Stacer 435 SF Barra Elite Sports
  |  First Published: December 2002

THE STACER 435SF Barra Elite Sports features the revolutionary EVO hull design, which carries a variable deadrise deep vee from the nose to the stern. The vee rolls into down-turned chines at the stern to create a unique hull shape that produced fantastic performance on the short, sharp chop in Trinity Inlet.

A concave vee at the nose is carried through to the stern, with the outside edge gradually rolled down into the chine to almost create a tunnel effect, without totally trapping the water. As the speed increases, less of the chine is in contact with the water and it rides on the vee for the front two thirds with the down-turned chine providing excellent stability at the back.

At rest, the EVO hull also provides fantastic stability by having the outside 15cm of the bottom almost dead flat with the water. Add to this a beamy fisho-friendly layout, and Stacer have created an inspiring calm water fishing platform.

Another impressive feature of the package was the all new 50hp Johnson four-stroke, which was super-quiet and really got the Stacer up and running.


The two-level front casting platform has a small anchor well, lined with PVC for protection and noise reduction, with a large storage hatch at the back. The anchoring system is finished off with a cross bollard on the front side of the anchor well, with the rope feeding straight over the nose and contained by the low profile bow rail. Because of the hull shape there is no chance that the gear stored in the front hatch will get wet from bilge water.

The rear casting platform is split into two sections by a narrow engine well, which still leaves a heap of standing area each side of the motor. The port side has the battery in the outside compartment, to help balance the side console, and a good sized fully plumbed live bait tank towards the midline. The starboard side has a large storage compartment with a slide-off lid.

The low profile side console is functional without being obtrusive, with a small perspex screen to protect the electronics. Instrumentation is made up of speedo, fuel gauge, compass, trim meter and tacho, with an Eagle Fish Easy 2, a Lowrance Globalmap 100 handheld GPS and a GME 27 meg radio. There is also plenty of leg room or usable storage space under the console.

The whole unit is fully set up as a ready-to-fish rig, straight off the showroom floor. There is nothing left to do other than custom fit a few more rod holders if desired.

The Barra Elite comes standard with two comfortable padded pivoting bucket seats, with five seat positions. Two different helm slots offer a choice of distance from the console, with another beside the helm. A fourth sleeve is to starboard, just behind the forward casting platform and a fifth in the middle of the platform. Low profile grab rails, level with the console, offer security for the helmsman and passengers.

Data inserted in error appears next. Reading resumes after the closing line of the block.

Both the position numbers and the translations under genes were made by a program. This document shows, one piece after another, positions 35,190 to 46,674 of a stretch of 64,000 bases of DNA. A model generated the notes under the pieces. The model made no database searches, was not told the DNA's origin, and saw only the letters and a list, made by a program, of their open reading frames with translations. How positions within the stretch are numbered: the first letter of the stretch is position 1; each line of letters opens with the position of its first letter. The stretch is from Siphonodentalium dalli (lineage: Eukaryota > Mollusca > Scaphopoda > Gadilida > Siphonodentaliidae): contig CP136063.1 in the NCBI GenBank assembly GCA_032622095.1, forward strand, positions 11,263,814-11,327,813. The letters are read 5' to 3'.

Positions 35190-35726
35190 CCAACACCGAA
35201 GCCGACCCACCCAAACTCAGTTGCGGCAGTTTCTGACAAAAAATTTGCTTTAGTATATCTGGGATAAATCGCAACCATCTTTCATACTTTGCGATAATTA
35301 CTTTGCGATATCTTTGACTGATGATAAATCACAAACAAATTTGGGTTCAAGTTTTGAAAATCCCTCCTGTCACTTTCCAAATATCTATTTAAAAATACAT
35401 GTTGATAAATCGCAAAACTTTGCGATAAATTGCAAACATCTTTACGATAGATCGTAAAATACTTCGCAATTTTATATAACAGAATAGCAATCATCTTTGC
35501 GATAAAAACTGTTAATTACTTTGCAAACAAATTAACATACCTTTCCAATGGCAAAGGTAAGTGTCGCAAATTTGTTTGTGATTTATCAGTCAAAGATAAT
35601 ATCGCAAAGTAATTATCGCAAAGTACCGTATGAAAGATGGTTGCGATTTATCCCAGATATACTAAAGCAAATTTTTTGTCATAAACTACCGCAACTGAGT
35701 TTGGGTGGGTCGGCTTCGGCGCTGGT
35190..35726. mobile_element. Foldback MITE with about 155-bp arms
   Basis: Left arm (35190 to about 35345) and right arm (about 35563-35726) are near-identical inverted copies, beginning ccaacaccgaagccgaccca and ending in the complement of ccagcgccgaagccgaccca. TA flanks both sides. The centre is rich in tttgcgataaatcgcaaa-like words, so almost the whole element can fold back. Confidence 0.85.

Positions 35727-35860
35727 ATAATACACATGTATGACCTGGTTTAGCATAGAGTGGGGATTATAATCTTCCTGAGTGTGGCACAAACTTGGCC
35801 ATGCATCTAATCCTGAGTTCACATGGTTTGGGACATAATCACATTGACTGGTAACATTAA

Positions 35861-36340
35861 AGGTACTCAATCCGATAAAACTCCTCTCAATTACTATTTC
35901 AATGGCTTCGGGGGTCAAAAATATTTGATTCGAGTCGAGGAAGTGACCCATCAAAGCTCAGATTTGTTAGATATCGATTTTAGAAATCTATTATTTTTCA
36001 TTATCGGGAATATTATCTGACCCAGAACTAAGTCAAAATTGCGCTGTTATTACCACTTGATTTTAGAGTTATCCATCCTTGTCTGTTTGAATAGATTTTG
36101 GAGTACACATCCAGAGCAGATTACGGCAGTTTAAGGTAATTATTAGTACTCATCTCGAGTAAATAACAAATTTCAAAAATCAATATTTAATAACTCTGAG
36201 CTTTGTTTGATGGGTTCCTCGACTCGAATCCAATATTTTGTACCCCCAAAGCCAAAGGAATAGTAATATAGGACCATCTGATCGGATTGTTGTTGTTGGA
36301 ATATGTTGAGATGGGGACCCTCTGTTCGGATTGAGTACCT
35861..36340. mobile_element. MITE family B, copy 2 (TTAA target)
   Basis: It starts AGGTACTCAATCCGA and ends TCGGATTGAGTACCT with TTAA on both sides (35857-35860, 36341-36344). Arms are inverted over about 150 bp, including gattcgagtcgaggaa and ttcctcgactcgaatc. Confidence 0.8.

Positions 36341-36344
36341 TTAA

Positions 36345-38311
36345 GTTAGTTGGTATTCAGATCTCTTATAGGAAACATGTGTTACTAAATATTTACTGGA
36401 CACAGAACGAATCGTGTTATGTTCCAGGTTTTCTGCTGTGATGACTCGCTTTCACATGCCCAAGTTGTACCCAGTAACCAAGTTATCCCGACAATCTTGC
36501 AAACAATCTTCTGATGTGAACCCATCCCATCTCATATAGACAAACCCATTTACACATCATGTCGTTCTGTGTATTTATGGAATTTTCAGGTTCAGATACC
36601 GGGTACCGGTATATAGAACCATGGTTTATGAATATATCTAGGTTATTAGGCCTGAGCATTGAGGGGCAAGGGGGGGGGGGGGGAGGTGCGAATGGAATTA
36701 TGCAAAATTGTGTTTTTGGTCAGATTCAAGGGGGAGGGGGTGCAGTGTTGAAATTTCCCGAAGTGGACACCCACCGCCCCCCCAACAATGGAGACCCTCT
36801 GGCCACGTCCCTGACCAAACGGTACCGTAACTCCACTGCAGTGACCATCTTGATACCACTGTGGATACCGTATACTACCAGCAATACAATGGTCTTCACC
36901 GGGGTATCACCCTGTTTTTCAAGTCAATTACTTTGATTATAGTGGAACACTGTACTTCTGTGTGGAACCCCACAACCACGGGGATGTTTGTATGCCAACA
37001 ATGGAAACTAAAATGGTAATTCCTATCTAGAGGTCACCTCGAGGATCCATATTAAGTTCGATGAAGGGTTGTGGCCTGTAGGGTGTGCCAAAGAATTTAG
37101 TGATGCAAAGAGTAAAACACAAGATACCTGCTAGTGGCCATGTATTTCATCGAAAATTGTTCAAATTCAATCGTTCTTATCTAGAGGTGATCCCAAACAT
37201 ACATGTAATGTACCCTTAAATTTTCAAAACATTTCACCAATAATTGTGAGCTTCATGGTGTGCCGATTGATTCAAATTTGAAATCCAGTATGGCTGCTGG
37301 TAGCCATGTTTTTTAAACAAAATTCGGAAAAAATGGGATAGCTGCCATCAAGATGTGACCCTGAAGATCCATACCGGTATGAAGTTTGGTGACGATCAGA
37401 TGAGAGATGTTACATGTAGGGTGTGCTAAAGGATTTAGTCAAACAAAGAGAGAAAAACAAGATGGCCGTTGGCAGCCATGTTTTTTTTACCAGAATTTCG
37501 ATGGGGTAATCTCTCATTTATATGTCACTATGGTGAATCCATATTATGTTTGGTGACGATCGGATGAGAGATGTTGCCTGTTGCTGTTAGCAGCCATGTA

We put the Stacer through its paces in the Cairns Inlet in a brisk breeze running into a rising tide, which creates a nasty short, sharp chop. The EVO hull certainly grabbed my attention, and TJ was equally as impressed as it ate the conditions, handling the chop better and better as we went faster. At the top end the Stacer slipped across the top of the chop, and there was no banging at any speed or angle to the swell. The Barra Elite turned beautifully, with the Johnson four-stroke holding its revs for an incredible length of time as I kept turning inside our own wake.

The 50hp Johnson four-stroke produced some impressive stats, with 4000rpm producing 30km/h (19mph, 16 knots), 4500rpm reaching 37km/h (23mph, 20 knots), 5000rpm hitting 40km/h (25mph, 22 knots), 5500rpm providing 45km/h (28mph, 24 knots) and topped out at 6200rpm doing 54km/h (34mph, 29 knots).

Johnson is well and truly back in the market, with the backing of the massive Bombardier corporation. Bombardier employs over 80,000 people worldwide, with interests varying from aircraft manufacturing to rail transportation and the production of a wide range of recreational vehicles.

The 50hp four-stroke Johnson certainly produced the goods, and was impressive for its quietness at idle (the telltale hitting the water was louder than the motor), pick-up, torque and seemingly endless top-end revs. This motor comes with electronic fuel injection for added fuel economy, and the environmental advantages of a four-stroke engine.

The ride and handling of the Barra Elite were sensational. The boat sat nice and flat in the turns and there was no sign of bucking or cavitating, no matter how hard or how fast we pushed it. Both TJ and I came away with big smiles on our faces!

At a surprisingly economical price, the Stacer 435 SF Barra Elite Sports will certainly find plenty of fans in the estuary and impoundment brigade, and I wouldn't think twice about taking it offshore on a good day.

Test boat package price $20,500 BMT. For more information contact Sharplift Marine & Leisure, in Cairns, on (07) 4033 1344.



Length (Bow - Transom) - 4.35m

Beam - 1.95m

Depth - 0.9m

Boat Length on trailer (motor down) - 5.6m

Bottom/sides - 3mm

Topsides - 1.6m

Weight (boat only) - 295kg

Max hp – 50

Max transom weight - 95kg

No. of people - 4

1) The new 50hp Johnson four-stroke certainly got the Stacer Barra Elite Sports up and going.

2) TJ, from Sharplift in Cairns, was all smiles after his first run in the new Stacer.

3) The Barra Elite Sports comes with all the electronics fitted ready to fish.

4) The Stacer has the perfect layout for the estuary and impoundment fisho.

5) The EVO hull keeps the water trapped underneath for longer, thus creating lift.

6) The transom cutaway shows the difference between the EVO hull and a standard hull profile.

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